Washington prisoners plant seeds for conservation

OLYMPIA — When the Nature Conservancy and The Evergreen State College needed a lot of labor for not a lot of money in order to help preserve a pristine piece of wetland, they ended up turning to Stafford Creek Prison, of all places.

It was quite a meeting, said Nalini Nadkarni, a professor at Evergreen.

“One of the things I see as a stereotype is that prisons are black holes for people, money, resources and effort,” Nadkarni said. Of course, as a scientist, she was used to being pegged with a stereotype herself, as the fuzzy-headed Ivory Tower academic pursuing arcane knowledge of little practical value.

Nadkarni’s pilot project has inmates cultivating endangered prairie grasses and so far, it’s been a success.

In a large greenhouse behind the prison’s campus, offenders plant individual seeds of showy fleabane in hundreds of yellow plastic tubes. Other species of grasses are already starting to grow in starter containers in the back of the greenhouse. Near where the prisoners work, a glassed-in beehive thrums with activity.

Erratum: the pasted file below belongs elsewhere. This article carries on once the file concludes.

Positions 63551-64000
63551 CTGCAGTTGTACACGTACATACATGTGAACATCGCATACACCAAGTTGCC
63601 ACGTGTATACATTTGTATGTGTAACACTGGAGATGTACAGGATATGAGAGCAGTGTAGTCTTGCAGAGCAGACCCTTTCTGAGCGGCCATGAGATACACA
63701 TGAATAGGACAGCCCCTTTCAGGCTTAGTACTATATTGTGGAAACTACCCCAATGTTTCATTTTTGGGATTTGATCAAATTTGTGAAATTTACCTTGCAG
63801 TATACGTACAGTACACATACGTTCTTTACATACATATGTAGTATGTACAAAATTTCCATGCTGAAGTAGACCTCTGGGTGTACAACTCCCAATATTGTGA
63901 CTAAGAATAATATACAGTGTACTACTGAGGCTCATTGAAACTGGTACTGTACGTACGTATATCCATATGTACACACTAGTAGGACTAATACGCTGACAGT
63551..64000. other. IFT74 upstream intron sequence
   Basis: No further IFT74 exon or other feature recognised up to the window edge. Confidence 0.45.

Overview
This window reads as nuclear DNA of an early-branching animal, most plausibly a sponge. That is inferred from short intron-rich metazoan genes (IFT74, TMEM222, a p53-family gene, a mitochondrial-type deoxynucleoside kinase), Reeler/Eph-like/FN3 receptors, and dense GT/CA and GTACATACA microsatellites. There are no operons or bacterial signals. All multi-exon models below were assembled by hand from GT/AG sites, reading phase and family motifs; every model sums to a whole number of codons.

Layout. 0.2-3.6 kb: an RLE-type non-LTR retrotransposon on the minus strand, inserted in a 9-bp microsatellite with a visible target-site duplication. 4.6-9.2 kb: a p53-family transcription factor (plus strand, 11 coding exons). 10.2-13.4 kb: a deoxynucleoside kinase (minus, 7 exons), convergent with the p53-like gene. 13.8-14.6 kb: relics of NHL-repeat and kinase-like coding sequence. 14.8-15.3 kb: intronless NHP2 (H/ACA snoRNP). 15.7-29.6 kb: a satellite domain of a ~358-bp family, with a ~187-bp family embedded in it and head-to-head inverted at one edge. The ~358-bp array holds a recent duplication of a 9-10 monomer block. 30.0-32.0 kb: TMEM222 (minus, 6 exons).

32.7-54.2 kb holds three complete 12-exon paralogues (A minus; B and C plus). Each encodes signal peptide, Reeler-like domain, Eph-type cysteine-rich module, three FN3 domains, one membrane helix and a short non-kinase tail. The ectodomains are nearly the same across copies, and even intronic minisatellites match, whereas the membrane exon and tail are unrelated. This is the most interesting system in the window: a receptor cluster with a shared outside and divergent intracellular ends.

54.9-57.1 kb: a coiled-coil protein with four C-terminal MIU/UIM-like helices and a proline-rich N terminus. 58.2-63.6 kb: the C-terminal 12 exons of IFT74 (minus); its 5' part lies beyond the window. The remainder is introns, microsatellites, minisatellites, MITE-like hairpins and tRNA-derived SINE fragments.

Volunteers collected the seeds by hand out in the field. Now, inmates are dusting them over lightly with soil.

“They’re so small,” inmate Toby Erhart said of the seeds, which he’s trying to put five to 10 of in each tube. Although the work is “tedious, at best,” he added that it’s a privilege to be outdoors.

Edward Turner, an inmate who says he was an organic farmer from Eastern Washington, said he was “from the old school hippies! In the days before it was popular.”

It was nothing new to Turner to plant seeds that would restore soils, but it was clear that it was a task he particularly enjoyed.

“This is real good for me,” Turner said. “We’re helping in some small way to make the planet a better place. It’s good to bring nature back.”